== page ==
Researchers have long observed that children growing up in poverty are at greater risk for cognitive and psychological delays. These early difficulties continue to hinder normal growth throughout childhood and into adulthood, potentially leading to lower academic achievement and perpetuating disadvantage into subsequent generations.
To understand the deep physiological basis for poverty and brain development, researchers have turned to the burgeoning field of brain imaging.
A recent study appearing in the online journal PLOS One uses data from a multi-site brain imaging study to compare the amount of gray matter in the hippocampus of poor and non-poor children. The hippocampus is the region of the brain associated learning and memory that is known to be affected by stress. Growing up in an impoverished environment might produce enough of the stressors to disrupt the normal development of the hippocampus. In animal studies, low levels of stress and the availability of enriching environments have been found to promote the development of the hippocampus and to increase resiliency by increasing neuronal cells.
The authors classify income into nine categories, and find that a one point increase in the income score is associated with an overall increase of .14 standard deviations in the concentration of beneficial gray matter in the hippocampus (results are similar looking at total hippocampus, and the left and right hemispheres separately). The authors find no association between income and whole-brain volume, however. Because the study screened out children with severe developmental delays and mental health conditions these results likely understate the overall impact of poverty on hippocampus development.
A Policy for Better Brains?
Much has been made of the importance of intervention targeting the brains of very young children, including the landmark National Academies report “From Neurons to Neighborhoods,” and if the hippocampus is implicated in this early development than the study further strengthens the case for improving the quality of day care and early parenting. Yet it remains unclear how to measure all of the inputs to brain development, including income, which is surely more a proxy than a direct cause of brain development. Policymakers are still searching for the optimal mix of inputs to promote brain development in children, and perhaps just as importantly, to sustain that development over the life course.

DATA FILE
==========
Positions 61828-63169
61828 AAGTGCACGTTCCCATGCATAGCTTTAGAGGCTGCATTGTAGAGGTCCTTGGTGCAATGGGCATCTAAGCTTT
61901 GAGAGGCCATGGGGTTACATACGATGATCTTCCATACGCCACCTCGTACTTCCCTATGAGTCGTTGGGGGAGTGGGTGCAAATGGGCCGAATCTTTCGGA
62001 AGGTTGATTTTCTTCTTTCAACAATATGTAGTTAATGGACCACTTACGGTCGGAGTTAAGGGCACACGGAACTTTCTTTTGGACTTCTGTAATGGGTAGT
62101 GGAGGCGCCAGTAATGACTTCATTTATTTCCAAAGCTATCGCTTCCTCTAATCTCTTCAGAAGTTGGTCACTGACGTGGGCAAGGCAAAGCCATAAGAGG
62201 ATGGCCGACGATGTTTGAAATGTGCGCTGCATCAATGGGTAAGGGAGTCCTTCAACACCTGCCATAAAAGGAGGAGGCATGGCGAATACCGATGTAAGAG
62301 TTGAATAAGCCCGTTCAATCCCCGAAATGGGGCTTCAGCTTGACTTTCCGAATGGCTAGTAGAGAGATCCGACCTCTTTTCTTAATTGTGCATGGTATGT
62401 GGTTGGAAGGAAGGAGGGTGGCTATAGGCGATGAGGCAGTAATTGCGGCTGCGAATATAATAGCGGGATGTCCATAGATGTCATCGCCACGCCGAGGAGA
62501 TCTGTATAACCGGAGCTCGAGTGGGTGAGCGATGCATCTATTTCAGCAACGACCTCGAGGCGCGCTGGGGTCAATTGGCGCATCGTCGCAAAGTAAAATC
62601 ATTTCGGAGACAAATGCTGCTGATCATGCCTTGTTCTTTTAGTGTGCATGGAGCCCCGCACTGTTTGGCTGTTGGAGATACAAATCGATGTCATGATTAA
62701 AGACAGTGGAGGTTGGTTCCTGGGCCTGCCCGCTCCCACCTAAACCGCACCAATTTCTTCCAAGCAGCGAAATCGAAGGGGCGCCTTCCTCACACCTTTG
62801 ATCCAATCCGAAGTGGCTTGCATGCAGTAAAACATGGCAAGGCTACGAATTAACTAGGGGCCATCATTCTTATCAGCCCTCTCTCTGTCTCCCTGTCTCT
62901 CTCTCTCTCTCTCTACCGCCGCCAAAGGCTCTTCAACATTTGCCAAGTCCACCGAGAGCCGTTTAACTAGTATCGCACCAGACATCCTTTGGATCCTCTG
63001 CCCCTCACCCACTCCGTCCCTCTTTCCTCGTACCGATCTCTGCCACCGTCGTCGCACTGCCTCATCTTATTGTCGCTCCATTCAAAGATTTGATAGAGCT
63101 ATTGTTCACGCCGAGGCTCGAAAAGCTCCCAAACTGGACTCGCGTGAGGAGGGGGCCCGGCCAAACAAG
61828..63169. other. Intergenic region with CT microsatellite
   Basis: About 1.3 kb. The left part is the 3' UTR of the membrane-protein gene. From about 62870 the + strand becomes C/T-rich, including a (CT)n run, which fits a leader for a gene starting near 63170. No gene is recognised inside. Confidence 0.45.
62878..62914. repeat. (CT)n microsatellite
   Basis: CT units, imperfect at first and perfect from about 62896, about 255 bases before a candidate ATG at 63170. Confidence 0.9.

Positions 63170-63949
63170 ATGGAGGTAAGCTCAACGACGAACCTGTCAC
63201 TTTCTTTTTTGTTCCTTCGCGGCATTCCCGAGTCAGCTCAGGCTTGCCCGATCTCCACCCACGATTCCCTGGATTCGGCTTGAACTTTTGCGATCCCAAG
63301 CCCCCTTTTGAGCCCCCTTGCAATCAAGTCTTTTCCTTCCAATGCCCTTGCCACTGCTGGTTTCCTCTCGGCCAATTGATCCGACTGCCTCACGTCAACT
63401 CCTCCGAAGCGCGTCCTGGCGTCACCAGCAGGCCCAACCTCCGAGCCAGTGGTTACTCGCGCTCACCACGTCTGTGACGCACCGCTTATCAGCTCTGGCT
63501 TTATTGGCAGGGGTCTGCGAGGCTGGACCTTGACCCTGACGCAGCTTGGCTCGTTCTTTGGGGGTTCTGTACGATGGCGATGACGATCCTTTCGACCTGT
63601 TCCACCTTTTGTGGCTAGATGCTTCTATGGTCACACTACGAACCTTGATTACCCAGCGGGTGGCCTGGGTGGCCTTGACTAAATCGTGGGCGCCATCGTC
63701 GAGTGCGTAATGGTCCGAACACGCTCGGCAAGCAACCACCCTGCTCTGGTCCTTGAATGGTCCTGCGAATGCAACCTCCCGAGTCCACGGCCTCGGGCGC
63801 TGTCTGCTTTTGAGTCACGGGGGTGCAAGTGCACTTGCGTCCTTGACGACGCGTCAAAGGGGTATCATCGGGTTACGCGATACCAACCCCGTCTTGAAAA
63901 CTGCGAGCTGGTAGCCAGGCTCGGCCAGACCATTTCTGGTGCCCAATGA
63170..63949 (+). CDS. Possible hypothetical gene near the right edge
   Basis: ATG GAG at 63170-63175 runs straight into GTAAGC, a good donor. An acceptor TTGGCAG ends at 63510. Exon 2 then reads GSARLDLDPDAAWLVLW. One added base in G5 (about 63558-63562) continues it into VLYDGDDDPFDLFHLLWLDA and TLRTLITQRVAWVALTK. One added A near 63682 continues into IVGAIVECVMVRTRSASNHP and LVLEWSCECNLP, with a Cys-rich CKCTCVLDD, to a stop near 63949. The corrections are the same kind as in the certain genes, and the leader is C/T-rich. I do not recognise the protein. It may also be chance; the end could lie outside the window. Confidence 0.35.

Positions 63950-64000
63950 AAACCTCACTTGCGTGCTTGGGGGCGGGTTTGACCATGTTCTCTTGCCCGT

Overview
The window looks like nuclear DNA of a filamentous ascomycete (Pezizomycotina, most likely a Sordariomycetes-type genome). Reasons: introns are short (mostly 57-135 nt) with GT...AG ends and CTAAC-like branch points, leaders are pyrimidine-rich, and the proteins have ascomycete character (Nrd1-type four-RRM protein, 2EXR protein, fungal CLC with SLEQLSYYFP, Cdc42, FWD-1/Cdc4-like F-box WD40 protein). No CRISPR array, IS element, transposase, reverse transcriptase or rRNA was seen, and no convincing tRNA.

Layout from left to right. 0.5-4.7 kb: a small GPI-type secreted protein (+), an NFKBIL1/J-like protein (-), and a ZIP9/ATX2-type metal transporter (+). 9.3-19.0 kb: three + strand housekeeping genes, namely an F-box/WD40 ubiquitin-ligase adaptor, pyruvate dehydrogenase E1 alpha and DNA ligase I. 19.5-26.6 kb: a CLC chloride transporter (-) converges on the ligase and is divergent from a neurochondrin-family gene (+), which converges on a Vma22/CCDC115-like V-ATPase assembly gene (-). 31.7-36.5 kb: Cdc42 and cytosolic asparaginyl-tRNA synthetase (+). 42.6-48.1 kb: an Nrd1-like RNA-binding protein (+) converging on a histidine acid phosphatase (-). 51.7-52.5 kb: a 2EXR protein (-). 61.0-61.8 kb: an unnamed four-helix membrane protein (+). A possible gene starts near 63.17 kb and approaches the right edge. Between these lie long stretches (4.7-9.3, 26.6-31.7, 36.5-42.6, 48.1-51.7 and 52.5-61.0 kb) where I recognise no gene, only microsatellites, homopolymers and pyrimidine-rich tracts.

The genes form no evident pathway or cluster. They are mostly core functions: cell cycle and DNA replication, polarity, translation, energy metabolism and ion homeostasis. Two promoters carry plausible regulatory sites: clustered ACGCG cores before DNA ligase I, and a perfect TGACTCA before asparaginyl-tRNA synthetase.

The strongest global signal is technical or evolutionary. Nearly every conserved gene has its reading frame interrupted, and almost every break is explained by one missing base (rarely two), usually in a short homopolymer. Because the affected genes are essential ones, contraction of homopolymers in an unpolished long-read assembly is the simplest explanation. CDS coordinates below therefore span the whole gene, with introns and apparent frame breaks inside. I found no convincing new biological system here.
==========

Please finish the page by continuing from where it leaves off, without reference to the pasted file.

There is also some danger in making too big of a deal of the differences in the brains of poor and non-poor people, even if the intention is to highlight the damaging role of deprived environments. Research such as this study highlights a tension among scholars that study the psychological basis of poverty between showing that the poor possess the same mental capacities and emotional resources as the non-poor but operate under more constraints that predictably cause them to make bad decisions, and those that emphasize the underlying cognitive and emotional stresses that eventually “get under the skin.” For better or worse, we lack a discourse that can make a clear moral and conceptual distinction between the distressed environment and the brain that is caused by it.